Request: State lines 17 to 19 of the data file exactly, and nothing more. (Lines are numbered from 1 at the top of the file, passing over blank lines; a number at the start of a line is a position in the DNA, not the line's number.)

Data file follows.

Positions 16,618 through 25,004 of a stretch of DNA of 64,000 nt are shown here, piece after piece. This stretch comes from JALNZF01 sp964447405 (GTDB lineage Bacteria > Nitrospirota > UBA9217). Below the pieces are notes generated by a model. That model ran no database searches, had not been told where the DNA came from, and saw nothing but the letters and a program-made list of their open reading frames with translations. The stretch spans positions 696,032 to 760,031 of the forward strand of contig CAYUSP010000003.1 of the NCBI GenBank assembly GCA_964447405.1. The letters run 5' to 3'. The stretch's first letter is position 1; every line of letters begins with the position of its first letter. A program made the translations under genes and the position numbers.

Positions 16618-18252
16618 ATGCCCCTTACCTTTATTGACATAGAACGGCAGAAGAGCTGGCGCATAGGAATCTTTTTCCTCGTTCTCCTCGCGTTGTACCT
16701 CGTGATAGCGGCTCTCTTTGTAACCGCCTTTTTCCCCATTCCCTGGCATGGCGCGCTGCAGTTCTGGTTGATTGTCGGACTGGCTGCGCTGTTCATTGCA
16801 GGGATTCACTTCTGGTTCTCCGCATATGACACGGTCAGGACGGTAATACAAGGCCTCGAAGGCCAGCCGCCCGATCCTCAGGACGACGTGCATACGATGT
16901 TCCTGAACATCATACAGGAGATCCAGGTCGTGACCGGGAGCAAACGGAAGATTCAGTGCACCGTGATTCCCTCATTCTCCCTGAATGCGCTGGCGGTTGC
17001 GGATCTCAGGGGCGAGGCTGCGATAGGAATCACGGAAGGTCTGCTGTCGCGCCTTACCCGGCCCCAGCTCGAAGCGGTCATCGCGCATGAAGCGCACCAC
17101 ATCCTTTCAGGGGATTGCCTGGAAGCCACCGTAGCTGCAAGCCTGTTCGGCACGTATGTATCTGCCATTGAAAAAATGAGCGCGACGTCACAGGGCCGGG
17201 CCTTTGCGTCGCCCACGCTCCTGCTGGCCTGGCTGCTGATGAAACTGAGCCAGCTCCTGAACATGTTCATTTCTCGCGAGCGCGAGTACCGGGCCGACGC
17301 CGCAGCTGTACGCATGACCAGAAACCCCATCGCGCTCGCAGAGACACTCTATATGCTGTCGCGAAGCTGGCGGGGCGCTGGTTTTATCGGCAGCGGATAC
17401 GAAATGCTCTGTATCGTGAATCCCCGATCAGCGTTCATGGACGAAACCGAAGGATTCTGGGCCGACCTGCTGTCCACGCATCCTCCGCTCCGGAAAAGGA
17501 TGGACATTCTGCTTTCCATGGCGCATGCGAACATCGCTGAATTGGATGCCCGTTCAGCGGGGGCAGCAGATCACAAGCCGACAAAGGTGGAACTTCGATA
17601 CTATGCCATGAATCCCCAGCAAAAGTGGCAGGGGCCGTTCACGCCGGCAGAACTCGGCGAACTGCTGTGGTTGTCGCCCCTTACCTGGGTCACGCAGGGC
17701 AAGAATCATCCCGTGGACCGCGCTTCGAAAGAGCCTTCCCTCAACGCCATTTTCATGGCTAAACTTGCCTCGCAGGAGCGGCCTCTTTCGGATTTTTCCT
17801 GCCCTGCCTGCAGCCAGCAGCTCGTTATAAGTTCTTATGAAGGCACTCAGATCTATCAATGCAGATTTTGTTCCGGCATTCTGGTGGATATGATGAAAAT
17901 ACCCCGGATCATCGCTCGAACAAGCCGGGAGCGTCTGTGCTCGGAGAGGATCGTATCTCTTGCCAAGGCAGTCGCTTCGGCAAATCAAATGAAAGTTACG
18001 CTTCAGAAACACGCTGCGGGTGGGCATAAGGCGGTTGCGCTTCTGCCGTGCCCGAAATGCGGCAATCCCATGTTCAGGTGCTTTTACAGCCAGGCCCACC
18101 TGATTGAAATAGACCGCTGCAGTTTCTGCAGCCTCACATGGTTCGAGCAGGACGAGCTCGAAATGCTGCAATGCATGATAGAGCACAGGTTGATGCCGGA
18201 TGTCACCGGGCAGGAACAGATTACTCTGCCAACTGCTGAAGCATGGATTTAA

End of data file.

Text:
18001 CTTCAGAAACACGCTGCGGGTGGGCATAAGGCGGTTGCGCTTCTGCCGTGCCCGAAATGCGGCAATCCCATGTTCAGGTGCTTTTACAGCCAGGCCCACC
18101 TGATTGAAATAGACCGCTGCAGTTTCTGCAGCCTCACATGGTTCGAGCAGGACGAGCTCGAAATGCTGCAATGCATGATAGAGCACAGGTTGATGCCGGA
18201 TGTCACCGGGCAGGAACAGATTACTCTGCCAACTGCTGAAGCATGGATTTAA